I have to remind Little Monster about once a week that there is no more baby in my belly. I know it is her way of processing, so I don’t get frustrated with her and only state the facts. But inside, I’m screaming, “Again?!? Why??” Last week it was while we put away the Pack n Play a friend’s baby used. “New baby can sleep in there when she comes?” “No, Sweetie, there’s no more baby in my belly.” Yesterday at Target, she saw sheets and she wanted them. I told her not today. That just wasn’t the purpose of our trip. The plan was to get bunk beds when the new baby was ready to move into the crib that Little Monster currently occupies. So in her little logic, she countered, “When new baby comes I can get them?” “Remember, there’s no new baby in Mommy’s belly.” “Yeah, but other new baby.” “But I don’t have another baby.” “But when you grow up you can have other baby.” “Yes, maybe I will.” How sweet, endearing, hopeful, and heartbreaking all at once. God bless her little three-year-old heart.

Thursday was an exceptionally hard day. Like the hardest since the first days after Faith’s delivery. It started with blood work drawn, our last ditch effort to find a cause of death. Then a frantic call from the neighbor thinking our pig was in labor (she wasn’t). Then Little Miss snagged Faith’s blanket with a Boingo (diaper fastener) and I don’t know if I can fix it. My brother left shortly after that, once the tears subsided. He had been visiting for a week to help with some big projects and the kids. I was so looking forward to nap time because insomnia hit the previous night. I finally got Little Miss asleep on my back and went to transfer her to her crib when I discovered Little Monster had spread coconut oil all over her body, and the rest of the full jar over her whole bedroom. Little Miss woke up as I dropped to my knees in despair. I closed the girls in their room. I laid in my bed and cried. Curled up and wailed. The girls came in to me for snuggles. Little Monster gave me a toy to help me feel better. Then Little Miss broke the chain to my beloved cross collection necklace. A neighbor dropped off food on my front porch after seeing my desperation on Facebook. Hubby was taking his contractor’s exam so I couldn’t call and complain about my day. I called someone for help, but got no answer. Then got a message from a friend asking to come over. Thank you, God. She brought her two kids to play. She sat on the couch and let me sob on her shoulder. She had me take a shower. I must have stunk with pig dirt all over me. She cleaned up the disaster. She forced me to stay in my room to take time for myself. She took the kids outside and I heard squeals of delight. Four little naked bodies played in the wading pool. I eventually joined them outside. I thank God for my friend. She turned my horrible awful day around. She helped with the mess, the kids, and let me just be. Just where I was in that moment. No questions, no judgement, just permission and space to grieve.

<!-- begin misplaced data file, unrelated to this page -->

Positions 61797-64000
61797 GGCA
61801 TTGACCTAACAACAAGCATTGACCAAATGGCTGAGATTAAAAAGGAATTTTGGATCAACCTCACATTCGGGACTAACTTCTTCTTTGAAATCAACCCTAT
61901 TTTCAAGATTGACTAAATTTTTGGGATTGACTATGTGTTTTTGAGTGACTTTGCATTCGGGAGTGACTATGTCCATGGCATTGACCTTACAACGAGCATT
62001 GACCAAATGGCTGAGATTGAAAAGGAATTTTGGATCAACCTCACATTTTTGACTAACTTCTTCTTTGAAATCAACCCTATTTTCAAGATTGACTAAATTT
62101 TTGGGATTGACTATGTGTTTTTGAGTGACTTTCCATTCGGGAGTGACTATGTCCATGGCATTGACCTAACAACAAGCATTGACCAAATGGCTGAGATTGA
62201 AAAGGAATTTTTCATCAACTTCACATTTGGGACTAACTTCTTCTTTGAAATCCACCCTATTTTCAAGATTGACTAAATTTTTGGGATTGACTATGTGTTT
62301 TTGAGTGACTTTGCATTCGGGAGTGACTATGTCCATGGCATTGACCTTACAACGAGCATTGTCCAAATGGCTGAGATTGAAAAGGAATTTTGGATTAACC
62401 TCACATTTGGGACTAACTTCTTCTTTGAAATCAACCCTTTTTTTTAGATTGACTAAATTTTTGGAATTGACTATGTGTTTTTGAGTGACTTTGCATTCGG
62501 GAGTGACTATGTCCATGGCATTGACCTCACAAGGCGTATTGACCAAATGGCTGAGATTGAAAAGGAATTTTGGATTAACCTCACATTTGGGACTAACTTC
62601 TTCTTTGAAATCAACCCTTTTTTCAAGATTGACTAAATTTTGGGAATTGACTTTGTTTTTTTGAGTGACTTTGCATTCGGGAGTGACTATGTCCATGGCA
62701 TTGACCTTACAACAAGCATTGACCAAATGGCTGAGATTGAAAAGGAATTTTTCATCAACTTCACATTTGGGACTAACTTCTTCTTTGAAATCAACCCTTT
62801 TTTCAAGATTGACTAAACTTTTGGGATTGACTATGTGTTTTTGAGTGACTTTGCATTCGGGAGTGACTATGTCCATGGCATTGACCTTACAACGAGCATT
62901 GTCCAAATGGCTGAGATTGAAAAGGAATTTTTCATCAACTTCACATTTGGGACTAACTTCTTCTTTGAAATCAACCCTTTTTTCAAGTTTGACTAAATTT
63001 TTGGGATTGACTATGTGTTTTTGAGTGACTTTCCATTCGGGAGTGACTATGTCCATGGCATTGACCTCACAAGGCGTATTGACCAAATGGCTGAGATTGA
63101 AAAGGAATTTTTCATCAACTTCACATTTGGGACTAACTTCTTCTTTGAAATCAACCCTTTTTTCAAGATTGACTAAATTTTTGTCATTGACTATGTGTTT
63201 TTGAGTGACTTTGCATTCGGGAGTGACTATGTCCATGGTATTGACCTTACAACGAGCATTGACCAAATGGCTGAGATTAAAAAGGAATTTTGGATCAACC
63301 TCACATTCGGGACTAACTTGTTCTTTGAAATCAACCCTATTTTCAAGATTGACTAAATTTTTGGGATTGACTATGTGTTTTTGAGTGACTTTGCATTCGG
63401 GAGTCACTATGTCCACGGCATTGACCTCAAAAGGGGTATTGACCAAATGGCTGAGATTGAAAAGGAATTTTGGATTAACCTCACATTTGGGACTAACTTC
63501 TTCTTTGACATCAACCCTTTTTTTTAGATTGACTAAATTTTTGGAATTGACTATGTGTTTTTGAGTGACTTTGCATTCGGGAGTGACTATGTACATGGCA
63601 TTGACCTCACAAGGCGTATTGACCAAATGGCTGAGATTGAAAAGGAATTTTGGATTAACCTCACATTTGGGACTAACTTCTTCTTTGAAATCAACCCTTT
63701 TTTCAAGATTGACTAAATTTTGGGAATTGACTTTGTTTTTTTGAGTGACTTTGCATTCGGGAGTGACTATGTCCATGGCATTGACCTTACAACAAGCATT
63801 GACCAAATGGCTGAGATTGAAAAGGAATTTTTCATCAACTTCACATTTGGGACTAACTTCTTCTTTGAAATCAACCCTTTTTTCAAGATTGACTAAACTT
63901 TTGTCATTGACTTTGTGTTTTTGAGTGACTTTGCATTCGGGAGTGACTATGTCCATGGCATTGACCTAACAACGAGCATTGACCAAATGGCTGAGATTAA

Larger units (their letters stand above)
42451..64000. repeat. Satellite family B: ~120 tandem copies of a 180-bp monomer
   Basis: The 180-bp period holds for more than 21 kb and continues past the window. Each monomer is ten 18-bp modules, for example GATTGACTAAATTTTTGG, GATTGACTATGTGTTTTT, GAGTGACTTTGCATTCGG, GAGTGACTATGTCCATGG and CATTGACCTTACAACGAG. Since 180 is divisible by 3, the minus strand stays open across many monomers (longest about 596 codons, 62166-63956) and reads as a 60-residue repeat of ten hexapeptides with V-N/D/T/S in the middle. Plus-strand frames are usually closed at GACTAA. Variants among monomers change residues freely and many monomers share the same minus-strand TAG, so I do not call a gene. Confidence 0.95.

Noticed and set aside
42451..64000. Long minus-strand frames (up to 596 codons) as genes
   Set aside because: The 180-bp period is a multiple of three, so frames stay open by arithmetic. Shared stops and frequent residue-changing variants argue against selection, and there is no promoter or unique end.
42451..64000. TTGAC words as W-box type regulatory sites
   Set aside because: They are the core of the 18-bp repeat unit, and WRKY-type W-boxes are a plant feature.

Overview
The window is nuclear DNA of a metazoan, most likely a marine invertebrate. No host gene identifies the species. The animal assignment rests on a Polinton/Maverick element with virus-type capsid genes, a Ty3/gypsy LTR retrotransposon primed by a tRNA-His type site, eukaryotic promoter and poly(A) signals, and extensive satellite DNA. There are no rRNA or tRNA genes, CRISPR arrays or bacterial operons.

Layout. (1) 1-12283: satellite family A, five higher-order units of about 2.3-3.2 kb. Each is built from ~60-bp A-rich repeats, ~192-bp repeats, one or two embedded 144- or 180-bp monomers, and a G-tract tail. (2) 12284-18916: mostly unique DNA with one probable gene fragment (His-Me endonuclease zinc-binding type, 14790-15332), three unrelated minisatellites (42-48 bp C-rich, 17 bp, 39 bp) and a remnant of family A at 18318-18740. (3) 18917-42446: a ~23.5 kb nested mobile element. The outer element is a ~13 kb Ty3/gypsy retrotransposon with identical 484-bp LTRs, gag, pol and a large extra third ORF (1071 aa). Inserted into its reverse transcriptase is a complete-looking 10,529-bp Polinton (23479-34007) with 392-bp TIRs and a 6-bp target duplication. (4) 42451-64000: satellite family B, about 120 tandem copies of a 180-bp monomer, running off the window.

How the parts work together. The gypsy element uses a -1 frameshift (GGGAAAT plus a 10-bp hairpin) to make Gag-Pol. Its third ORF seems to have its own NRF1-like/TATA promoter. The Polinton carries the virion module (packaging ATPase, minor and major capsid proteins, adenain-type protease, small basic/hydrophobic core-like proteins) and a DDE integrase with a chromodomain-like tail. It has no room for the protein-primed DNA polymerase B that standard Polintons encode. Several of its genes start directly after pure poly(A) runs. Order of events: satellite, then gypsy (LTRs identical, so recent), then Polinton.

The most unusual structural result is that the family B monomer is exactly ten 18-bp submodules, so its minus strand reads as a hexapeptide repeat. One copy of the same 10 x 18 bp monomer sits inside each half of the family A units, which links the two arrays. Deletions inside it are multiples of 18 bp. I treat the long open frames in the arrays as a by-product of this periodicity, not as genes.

The ultrasound that showed our baby was small was on December 23. At the time she was in the 11th percentile for growth. The midwife received results within a few days, but didn’t contact me to let me know there was any concern, so I found out at the end of January at my regular appointment. She didn’t seem too concerned about restricted fetal growth and just said we would schedule another ultrasound a few weeks later to make sure she continued on the same growth curve. By then it was too late. I feel like had I known about the restricted growth earlier, like when she got the results, I would have gotten stricter about all the do’s and don’ts of pregnancy and maybe she would have continued to grow. But that’s not what happened so I’m trying to figure out how to deal with that giant what if. I’m mad at myself for being so relaxed about the “rules.” I had already had two healthy full term babies, so I didn’t stress as much about the foods I ate and had a drink here and there. I feel like those probably contributed. Since we don’t have a definitive cause of death I will always place some blame on myself. It’s so much easier to say that this was God’s plan all along and look at all the good that has come from it, and I do believe that, but I still have to deal with the what if and the guilt too. I know once I can let that go I can truly be at peace. So I’m working toward forgiving myself.

“Grieving is not a linear process.” No joke. I live life fairly normally, and then there’s a trigger, and I feel out of control again. I grieve all over again, for two minutes, or an hour, or a day, and then I remember that this is God’s plan, and I wonder what comes next. Because I know He has something else planned. Jeremiah 29:11-14 states, “’For I know the plans I have for you,’ declares the Lord, ‘plans to prosper you and not to harm you, plans to give you hope and a future. Then you will call on me and come and pray to me, and I will listen to you. You will seek me and find me when you seek me with all your heart. I will be found by you,’ declares the Lord.”

This is the ugly side of grief. The part no one really wants to talk about. But it’s very real. It doesn’t mean that I wallow in self-pity all the time. It simply means that I have hard stuff to work through too. But somehow I make it through.

Sometimes words are spoken hundreds of times and all of a sudden they have transformed in your mind – “…. I believe in the Holy Catholic Church, the communion of saints, the forgiveness of sins, the resurrection of the body, and the life everlasting. Amen.” (emphasis mine) A familiar scripture passage suddenly makes sense in the context of which it was written – Romans 8:28, “And we know that in all things God works for the good of those who love him, who have been called according to his purpose.” Sometimes you sing the same song a hundred times when all of a sudden it holds new meaning. It becomes a prayer:

Lord I come to You, let my heart be changed, renewed
Flowing from the grace that I found in You.
Lord, I’ve come to know the weaknesses I see in me
Will be stripped away by the power of Your love.

Hold me close, let Your love surround me.
Bring me near, draw me to Your side.
And as I wait, I’ll rise up like the eagle
And I will soar with You,
Your spirit leads me on,
In the power of Your love.